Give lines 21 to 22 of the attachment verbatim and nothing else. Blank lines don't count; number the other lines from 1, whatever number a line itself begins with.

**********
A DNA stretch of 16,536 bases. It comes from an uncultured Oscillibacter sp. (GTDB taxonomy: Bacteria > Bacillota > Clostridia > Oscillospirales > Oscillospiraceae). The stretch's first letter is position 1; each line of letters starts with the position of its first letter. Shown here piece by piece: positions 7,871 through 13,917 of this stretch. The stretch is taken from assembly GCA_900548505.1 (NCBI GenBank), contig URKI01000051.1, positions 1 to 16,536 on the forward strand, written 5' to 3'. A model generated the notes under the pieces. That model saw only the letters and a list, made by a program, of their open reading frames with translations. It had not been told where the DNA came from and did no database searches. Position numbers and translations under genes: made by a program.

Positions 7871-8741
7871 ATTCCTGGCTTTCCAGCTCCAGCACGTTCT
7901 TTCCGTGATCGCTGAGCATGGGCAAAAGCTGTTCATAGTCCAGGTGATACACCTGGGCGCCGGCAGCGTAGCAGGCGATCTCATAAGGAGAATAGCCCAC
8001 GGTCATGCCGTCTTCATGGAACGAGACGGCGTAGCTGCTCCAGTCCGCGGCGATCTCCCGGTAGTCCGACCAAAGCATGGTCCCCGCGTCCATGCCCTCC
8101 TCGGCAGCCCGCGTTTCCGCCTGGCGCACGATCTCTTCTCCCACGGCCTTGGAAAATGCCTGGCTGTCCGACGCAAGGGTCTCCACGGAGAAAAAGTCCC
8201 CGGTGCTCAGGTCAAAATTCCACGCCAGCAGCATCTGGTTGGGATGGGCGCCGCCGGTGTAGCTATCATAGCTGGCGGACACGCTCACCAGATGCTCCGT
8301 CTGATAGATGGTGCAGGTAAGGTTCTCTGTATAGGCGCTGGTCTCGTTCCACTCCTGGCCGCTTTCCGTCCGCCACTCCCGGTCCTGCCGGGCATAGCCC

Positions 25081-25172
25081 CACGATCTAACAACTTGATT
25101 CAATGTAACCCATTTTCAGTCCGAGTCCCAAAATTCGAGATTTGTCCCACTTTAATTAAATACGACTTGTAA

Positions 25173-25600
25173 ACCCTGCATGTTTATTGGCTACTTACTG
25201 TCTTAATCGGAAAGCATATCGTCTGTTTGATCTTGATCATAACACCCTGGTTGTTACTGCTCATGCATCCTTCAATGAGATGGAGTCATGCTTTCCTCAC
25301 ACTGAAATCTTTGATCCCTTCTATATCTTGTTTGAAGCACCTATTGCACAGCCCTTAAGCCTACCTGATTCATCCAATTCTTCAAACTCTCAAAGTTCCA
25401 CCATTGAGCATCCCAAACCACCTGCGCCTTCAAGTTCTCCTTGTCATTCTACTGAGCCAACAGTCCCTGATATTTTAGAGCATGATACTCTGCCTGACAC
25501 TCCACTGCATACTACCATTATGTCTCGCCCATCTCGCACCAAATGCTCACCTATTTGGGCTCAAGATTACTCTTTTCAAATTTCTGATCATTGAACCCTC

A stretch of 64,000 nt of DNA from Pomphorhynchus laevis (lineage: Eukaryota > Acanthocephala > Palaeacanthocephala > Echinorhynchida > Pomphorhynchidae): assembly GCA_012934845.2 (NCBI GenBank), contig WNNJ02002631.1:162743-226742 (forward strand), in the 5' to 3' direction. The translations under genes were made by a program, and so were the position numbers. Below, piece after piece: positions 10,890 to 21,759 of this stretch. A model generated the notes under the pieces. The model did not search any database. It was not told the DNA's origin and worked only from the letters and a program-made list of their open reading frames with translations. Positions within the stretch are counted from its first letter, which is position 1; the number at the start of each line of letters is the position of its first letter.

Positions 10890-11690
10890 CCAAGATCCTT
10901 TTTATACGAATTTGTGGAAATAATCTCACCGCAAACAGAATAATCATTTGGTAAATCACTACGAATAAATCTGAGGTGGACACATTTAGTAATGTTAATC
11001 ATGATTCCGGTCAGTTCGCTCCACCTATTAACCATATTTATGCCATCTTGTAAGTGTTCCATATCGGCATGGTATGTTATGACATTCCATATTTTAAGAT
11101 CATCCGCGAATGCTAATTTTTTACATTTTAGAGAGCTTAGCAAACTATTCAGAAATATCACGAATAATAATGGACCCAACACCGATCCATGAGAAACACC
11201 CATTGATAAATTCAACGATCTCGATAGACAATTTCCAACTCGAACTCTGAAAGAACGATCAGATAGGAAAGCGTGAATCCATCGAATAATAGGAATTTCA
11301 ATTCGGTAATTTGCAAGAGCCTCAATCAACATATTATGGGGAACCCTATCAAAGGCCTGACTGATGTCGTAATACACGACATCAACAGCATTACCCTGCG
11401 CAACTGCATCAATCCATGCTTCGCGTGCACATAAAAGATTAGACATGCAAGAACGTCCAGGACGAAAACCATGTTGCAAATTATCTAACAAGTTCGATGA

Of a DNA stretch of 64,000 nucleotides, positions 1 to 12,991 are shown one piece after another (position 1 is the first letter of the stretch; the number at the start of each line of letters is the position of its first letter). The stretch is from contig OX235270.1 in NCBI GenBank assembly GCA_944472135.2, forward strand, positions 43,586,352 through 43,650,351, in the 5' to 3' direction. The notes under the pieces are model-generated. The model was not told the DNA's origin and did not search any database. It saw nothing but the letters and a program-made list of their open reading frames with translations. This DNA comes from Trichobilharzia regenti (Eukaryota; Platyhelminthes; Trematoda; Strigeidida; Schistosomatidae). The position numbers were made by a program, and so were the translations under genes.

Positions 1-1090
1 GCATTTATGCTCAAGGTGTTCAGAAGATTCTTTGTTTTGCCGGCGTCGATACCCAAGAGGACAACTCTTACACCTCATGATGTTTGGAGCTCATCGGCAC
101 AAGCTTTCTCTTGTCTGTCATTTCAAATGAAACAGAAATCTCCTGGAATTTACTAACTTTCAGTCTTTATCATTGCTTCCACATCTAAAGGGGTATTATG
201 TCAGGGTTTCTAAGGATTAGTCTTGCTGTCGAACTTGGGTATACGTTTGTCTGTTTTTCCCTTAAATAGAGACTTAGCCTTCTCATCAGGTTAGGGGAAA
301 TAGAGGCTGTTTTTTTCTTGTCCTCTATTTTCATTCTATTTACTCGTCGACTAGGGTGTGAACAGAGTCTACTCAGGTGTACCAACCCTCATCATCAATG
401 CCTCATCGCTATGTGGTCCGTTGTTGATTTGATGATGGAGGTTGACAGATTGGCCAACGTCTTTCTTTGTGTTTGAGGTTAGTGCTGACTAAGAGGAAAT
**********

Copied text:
10901 TTTATACGAATTTGTGGAAATAATCTCACCGCAAACAGAATAATCATTTGGTAAATCACTACGAATAAATCTGAGGTGGACACATTTAGTAATGTTAATC
11001 ATGATTCCGGTCAGTTCGCTCCACCTATTAACCATATTTATGCCATCTTGTAAGTGTTCCATATCGGCATGGTATGTTATGACATTCCATATTTTAAGAT